FIG. 1 is a partial cross section of a tooth 10 and supporting root structure illustrating the use of a typical fluted endodontic file 16 to carry out a standard root canal procedure. The root canal 12 of a tooth houses the circulatory and neural systems of the tooth. These enter the tooth at the terminus of each of its roots 20 and extend through a narrow, tapered canal system to a pulp chamber adjacent a crown portion 22 of the tooth 10. If the pulp tissue within the canal 12 becomes diseased or injured, it can cause severe pain and trauma to the tooth, sometimes necessitating extraction of the tooth. Root canal therapy involves removing the diseased tissue from the canal 12 and sealing the canal system in its entirety. If successful, root canal therapy can effectively alleviate the pain and trauma associated with the tooth so that it need not be extracted.

To perform a root canal procedure, the endodontist first drills into the tooth 10 to locate the root canal(s) 12 and then uses an endodontic file or reamer instrument 16 to remove the decayed, injured or dead tissue from the canal 12. These instruments are typically elongated cutting or abrading instruments which are rotated and/or reciprocated within the root canal either by hand or using a slow speed drill. The primary goal is to remove all of the decayed or injured nerve while leaving the integrity of the root canal walls relatively unaffected. Preserving the integrity of the root canal 12 is important in order to allow proper filling of the root canal void in a homogenous three dimensional manner such that leakage or communication between the root canal system and the surrounding and supporting tissues of the tooth 10 is prevented. Once as much of the diseased material as practicable is removed from the root canal 12, the canal system is sealed closed, typically by reciprocating and/or rotating a condenser instrument in the canal to urge a sealing material such as gutta-percha into the canal.

One of the primary challenges in performing root canal therapy is that the root canals are not necessarily straight and are often curved or convoluted. Therefore, it is often difficult to clean the canal while preserving its natural shape. Many instruments (particularly the older, stainless steel instruments) have a tendency to straighten out the canal or to proceed straight into the root canal wall, altering the natural shape of the canal. In some extreme cases, the instrument may transport completely through the canal wall causing additional trauma to the tooth and/or surrounding tissues. Also, the openings of many root canals are small, particularly in older patients, due to calcified deposits on the root canal inner walls. Thus the files or reamers must be able to withstand the torsional load necessary to penetrate and enlarge the canal opening without breaking the instrument, as may also occasionally occur with the older stainless steel endodontic files.

To alleviate the transportation and breakage problems, highly flexible endodontic files fabricated from nickel-titanium alloy (Nitinol™ or NiTi) were introduced and have become widely accepted. See, e.g. U.S. Pat. No. 5,882,198, incorporated herein by reference. A series of comparative tests of endodontic instruments made of nickel-titanium alloy (Nitinol™ or NiTi) and stainless steel were conducted and published in an article entitled “An Initial Investigation of the Bending and the Torsional Properties of Nitinol Root Canal Files,” Journal of Endodontics, Volume 14, No. 7, July 1988, pages 346-351. The reported tests demonstrated that the NiTi instruments exhibited superior flexibility and torsional properties as compared to stainless steel instruments.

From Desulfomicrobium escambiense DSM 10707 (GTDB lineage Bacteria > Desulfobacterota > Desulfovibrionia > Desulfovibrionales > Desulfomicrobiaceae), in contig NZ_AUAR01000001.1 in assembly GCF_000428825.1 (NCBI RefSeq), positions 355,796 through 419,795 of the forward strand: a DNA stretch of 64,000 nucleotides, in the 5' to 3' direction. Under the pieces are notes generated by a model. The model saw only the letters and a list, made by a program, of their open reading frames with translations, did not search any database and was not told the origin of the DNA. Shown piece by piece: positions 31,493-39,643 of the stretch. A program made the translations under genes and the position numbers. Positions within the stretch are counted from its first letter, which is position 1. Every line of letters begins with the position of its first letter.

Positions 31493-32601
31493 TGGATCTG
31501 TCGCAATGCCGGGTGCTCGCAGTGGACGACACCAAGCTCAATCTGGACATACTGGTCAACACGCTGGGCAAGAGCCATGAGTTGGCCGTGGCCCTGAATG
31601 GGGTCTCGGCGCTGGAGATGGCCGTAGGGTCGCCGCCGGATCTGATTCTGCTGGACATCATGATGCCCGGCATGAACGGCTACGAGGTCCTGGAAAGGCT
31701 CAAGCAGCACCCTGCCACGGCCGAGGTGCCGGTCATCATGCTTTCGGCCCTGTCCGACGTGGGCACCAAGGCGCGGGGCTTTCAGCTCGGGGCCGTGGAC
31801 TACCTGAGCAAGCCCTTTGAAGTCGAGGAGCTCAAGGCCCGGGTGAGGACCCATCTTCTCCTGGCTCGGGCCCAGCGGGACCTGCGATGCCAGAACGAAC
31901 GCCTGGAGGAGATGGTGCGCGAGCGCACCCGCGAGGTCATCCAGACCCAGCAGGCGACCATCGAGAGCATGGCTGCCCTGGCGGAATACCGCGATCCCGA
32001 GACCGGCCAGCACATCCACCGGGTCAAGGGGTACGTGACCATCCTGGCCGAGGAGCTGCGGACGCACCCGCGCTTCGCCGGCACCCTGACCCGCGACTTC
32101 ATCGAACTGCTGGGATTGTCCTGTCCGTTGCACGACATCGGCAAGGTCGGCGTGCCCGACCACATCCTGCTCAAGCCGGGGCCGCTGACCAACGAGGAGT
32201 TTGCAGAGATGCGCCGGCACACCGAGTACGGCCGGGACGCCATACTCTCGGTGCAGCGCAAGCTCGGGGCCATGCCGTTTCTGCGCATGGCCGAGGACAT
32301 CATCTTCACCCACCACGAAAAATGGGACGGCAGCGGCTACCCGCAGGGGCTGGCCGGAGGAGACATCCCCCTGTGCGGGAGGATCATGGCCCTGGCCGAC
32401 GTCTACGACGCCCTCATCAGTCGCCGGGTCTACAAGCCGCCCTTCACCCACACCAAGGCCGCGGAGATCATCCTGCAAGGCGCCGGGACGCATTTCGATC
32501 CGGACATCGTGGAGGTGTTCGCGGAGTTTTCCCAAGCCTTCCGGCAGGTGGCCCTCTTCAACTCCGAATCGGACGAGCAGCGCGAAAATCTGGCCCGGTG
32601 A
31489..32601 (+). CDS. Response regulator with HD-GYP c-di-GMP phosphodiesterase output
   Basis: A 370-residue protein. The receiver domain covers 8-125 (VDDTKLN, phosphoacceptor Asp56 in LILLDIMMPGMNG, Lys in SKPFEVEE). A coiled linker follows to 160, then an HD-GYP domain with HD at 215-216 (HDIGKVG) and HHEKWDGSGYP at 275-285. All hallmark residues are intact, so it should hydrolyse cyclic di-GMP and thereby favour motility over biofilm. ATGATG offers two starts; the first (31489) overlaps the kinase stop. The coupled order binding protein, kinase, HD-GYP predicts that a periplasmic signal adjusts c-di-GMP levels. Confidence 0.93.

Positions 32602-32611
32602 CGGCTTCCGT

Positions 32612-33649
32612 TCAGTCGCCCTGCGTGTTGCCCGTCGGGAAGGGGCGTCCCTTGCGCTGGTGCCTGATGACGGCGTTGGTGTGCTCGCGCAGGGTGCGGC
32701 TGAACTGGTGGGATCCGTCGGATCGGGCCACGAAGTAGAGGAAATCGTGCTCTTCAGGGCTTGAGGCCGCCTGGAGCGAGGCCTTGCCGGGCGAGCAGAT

In general, alloys of nickel (Ni) and titanium (Ti) have a relatively low modulus of elasticity (0.83 GPa) over a wide range, a relatively high yield strength (0.195-690 MPa), and the unique and the unusual property of being “superelastic” over a limited temperature range. Superelasticity refers to the highly exaggerated elasticity, or spring-back, observed in many NiTi and other superelastic alloys over a limited temperature range. Such alloys can deliver over 15 times the elastic motion of a spring steel, i.e., withstand twisting or bending up to 15 times greater without permanent deformation. The particular physical and other properties of Nitinol alloys may be varied over a wide range by adjusting the precise Ni/Ti ratio used.

Conventional fluted instruments 16 (even those fabricated of NiTi) also suffer from an occasional tendency to bind and/or to advance unpredictably into the root canal 12 by virtue of a “screwing-in” effect as the instrument is rotated. In many cases, this binding or screwing-in effect can result in the file breaking inside the canal. In the most severe cases, the fluted instrument 16 can actually drive itself through the terminus of the canal 12 and into the patient's jaw bone and surrounding soft tissues.

FIGS. 2A-D illustrate an exemplary embodiment of a multi-tapered endodontic file 100. The file 100 generally comprises a shaft 110 having a shank portion 104 and an elongated working portion 106. The working portion 106 extends from a proximal end 107 adjacent the base of the shank 104 to a distal end 108 terminating in a tip 150. The shank portion 104 preferably includes a fitting portion 109 for mating with the chuck of a dental handpiece (not shown). The fitting portion 109 includes a generally I-shaped flat side 120 which defines a step 184 and a generally semicircular disk 186 above and adjacent to a generally semi-circular groove 188. Such a fitting 109 is typical of those employed in the dental industry for connecting or interfacing a dental tool with dental drill or handpiece. Of course, in other embodiments, the fitting 109 may be modified for connecting or interfacing with non-typical or other types of dental tools.